Taiwan opposition leader urges ‘breakthroughs’ in China ties

Taiwan opposition leader urges ‘breakthroughs’ in China ties

Thu Nov 3, 2016 6:34PM

Taiwan’s opposition leader has emphasized the need for “breakthroughs” in relations with China as she concluded a five-day visit to Beijing.

The delegation led by Hung Hsiu-chu, leader of the Kuomintang (KMT) party, left Beijing on Thursday afternoon.

“Under current cross-Strait atmosphere, we believe breakthroughs must be made [in China-Taiwan ties], which we think is a duty that the KMT is responsible to carry out,” she said.

The KMT head added that the visit to China “is pretty good with a lot of gains, which we believe will benefit the peaceful and stable development and mutual communications across the strait in the future.”

Many say the KMT delegation aimed to ameliorate broken ties between Taiwan and Beijing.

Beijing cut an official communication mechanism with Taiwan in June, after Beijing-skeptic President Tsai Ing-wen of the Democratic Progressive Party (DPP) took the helm and refused to commit to the “One China” principle that says Taiwan is part of China.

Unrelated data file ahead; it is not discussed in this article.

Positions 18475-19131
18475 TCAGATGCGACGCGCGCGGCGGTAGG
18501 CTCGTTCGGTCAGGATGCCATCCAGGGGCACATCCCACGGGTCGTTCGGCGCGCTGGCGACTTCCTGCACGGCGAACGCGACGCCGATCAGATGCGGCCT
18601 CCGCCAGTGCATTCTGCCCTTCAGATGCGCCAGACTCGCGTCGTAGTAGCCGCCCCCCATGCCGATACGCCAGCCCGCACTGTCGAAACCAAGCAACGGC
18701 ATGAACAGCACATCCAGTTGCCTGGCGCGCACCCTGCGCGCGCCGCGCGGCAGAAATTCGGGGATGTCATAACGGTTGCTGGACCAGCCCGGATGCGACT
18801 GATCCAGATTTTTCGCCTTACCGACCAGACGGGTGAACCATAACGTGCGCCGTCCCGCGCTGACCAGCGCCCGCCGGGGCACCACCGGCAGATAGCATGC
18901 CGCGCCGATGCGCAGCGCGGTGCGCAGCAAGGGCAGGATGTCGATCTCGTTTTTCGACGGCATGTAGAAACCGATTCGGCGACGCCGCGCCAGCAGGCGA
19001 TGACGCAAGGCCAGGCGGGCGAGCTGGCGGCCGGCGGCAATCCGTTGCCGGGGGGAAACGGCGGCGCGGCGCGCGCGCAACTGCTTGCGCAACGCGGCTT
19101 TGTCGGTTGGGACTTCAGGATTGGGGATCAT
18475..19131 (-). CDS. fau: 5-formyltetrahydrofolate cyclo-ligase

Tsai, in fact, has neither endorsed nor repudiated the “One China” concept; however, she has said her government would not “bow to pressure” from Beijing.

Beijing distrusts the DPP because it traditionally advocates independence for Taiwan, which China deems one of its provinces.

During her meeting with Chinese President Xi Jinping earlier this week, Hung said both parties should enhance communications on the basis of the so-called “1992 Consensus”, which acknowledges Taiwan and China are part of a single China, but allows both sides to interpret who is the ruler.

Under an agreement reached in 1992 between Beijing and Taipei, both sides acknowledged the existence of a single Chinese nation, which is comprised of both Taiwan and the mainland.

A spokesman for China’s Taiwan Affairs Office reaffirmed on Thursday that Beijing would oppose any steps toward Taiwanese independence.

The two have had no formal cross-strait diplomatic relations since they divided politically, following the end of Chinese Civil War after 23 years in 1950.

Ties, however, improved between them under the government of former president Ma Ying-jeou, who embraced the One-China concept.

China and Taiwan are physically separated by the Taiwan Strait in the Western Pacific Ocean.

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